“Writing is the visual representation of language through the use of an established selection of markings. As a means of communicating ideas and storing information, written language is the single most important and far-reaching technology available to humans and has served as the foundation for virtually all other information technologies from early etchings in clay to the world of digital access that we enjoy today.” Oregon State University Library, no publication date, http://osulibrary.oregonstate.edu/specialcollections/omeka/exhibits/show/mcdonald/writing/significance
Another great example of illustrative communication through symbols would be the Arrow. The arrow as a symbol can indicate direction or point to a specific place or item. Colours can also be symbolic, to many people green may be a colour that indicates a start or movement i.e. a green traffic light indicates that it is time for a driver to go but green can also be used as a symbol of freshness amongst others. Red is a colour that is often used to symbolise the notion of stopping, as used in traffic lights but red also indicates anger, or in china it is a colour that symbolises good fortune. This is the problem with all symbolic communication; all communication requires an understanding between the communicator and the audience, if either party does not understand the intended meaning of the communication being delivered, there will be a communication breakdown.
Gaur (1992: p14) says:
“In the case of writing, the information is stored mechanically, on an independent object, and can be retrieved and used at anytime, in any place (in the case of moveable objects such as books etc.) by all those who are able to consult and decode it.”
It is vitally important when communicating any information illustrative or otherwise, that the deliverer understands the audience that he/she is attempting to communicate with, so the information can be delivered in a way that can be decoded by the audience it is intended for. Knowing your audience is vital to ensuring communicative success.
Although written text may actually be an example of an illustrative communication form, it has become a medium within its own right. The written form offers its own problems though, one of which is described above; it must be decoded by the reader and unlike some other written languages, such as Egyptian hieroglyphics (which used more visual symbols that related to specific artefacts, places or ideas e.g. an illustration of the sun actually represents the sun), the English written language featured in my application, is based upon phonic sounds found in the spoken English language and this requires a more substantial understanding of the code required in order to decipher the information.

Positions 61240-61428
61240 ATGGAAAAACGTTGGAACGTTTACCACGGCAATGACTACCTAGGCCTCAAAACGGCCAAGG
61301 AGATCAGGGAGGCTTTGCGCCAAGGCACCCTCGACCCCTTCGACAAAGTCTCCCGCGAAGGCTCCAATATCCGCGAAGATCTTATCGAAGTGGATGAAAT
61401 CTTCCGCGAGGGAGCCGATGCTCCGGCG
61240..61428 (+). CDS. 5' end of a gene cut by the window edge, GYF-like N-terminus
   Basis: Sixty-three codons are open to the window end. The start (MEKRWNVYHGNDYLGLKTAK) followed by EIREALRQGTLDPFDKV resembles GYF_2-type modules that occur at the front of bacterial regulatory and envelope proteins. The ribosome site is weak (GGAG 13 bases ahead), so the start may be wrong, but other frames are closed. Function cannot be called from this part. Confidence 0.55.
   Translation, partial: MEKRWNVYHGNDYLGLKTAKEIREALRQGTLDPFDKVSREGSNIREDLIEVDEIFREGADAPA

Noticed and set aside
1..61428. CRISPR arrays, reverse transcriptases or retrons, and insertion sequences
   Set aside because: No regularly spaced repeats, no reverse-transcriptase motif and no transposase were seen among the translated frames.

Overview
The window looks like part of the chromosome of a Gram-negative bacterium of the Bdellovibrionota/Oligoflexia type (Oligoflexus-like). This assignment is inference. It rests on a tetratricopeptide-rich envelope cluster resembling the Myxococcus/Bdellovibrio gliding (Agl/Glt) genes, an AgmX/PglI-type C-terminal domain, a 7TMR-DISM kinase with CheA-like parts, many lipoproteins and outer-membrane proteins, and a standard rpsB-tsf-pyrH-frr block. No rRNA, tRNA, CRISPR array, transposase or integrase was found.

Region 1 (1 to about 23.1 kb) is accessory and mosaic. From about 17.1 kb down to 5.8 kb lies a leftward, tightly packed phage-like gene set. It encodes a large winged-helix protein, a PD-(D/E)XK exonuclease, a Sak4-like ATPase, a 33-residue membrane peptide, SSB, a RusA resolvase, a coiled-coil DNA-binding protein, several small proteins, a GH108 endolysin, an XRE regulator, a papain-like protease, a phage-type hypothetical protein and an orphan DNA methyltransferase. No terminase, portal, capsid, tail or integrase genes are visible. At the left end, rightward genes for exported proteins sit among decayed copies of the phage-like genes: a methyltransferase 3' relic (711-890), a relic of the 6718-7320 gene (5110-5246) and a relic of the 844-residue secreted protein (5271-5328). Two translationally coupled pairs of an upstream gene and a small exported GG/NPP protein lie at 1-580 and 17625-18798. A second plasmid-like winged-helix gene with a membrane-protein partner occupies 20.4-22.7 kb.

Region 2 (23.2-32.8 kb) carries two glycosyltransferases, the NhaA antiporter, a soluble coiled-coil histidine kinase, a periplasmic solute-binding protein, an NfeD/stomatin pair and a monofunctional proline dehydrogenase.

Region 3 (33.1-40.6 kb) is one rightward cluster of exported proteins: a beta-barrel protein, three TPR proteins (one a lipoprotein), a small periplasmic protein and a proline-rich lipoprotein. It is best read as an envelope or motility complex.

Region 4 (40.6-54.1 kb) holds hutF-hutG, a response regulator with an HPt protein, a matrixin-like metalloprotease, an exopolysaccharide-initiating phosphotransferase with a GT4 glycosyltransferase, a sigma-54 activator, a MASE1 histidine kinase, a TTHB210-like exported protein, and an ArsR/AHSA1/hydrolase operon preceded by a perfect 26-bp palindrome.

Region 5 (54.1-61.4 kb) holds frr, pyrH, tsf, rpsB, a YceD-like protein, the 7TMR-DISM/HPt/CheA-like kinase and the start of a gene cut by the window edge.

Due to this problem with the written form of communication, illustrations separate from the text can be used to try and communicate information, in a way that the audience can understand through a different deciphering process. An illustration of a man walking across a road may be easier for some people to understand, rather than just a piece of text that say’s “A man is crossing the road”.
Illustration has been central in the provision of visual communication for a long time, Wigan (2006: p88) explains the important role that image has played over the years:
“Pictures have always been used to tell stories. An early precursor of sequential and narrative illustration is the 11th century Bayeux Tapestry, which contains a linear narrative depicting the Norman invasion of England in 1066. Another great example is Michelangelo’s paintings on the ceiling of the Sistine Chapel”
He also believes that image has improved the experience provided by mediums such as print, that previously may have relied upon text as their only form of communication:
“Many great works of literature have been interpreted and enhanced by pictures; there have been wonderful combinations in history including Delacroix’s drawings for Goethe’s Faust, Tenniel’s interpretation of Lewis Carroll’s books and George Cruikshank’s illustrations for Dickens.” (Wigan, 2006: p.88)
I agree totally with Wigan’s appraisal of the role that illustration has played in the development of print media. Illustration has provided not only an alternative form of communication but text and illustration combined provide a strengthening of the communicative process that underpins information delivery, or as Wigan (2006: p88) puts it “Illustrators have shed light on and elucidated literature”.
Children’s literature is a genre that specifically is enhanced by illustration. Illustration not only provides the possibility for colour and decoration but children are almost certainly the target audience that needs alternative forms of communicative media. Children are in the process of learning about the world far more so than adults, as they have less experience to have formed preconceived knowledgeable experience from and in many cases, children will not have developed a level of understanding of the written language needed to express all of the desired concepts or ideas.
The illustration of children’s literature is the closest genre in my estimation to that of my application. Wigan (2006: p88) describes the practice “The illustration of children’s literature covers a number of areas from pop up, novelty, information and educational books to illustrated fiction and picture books. Often childrens books are both illustrated and written by the same person.”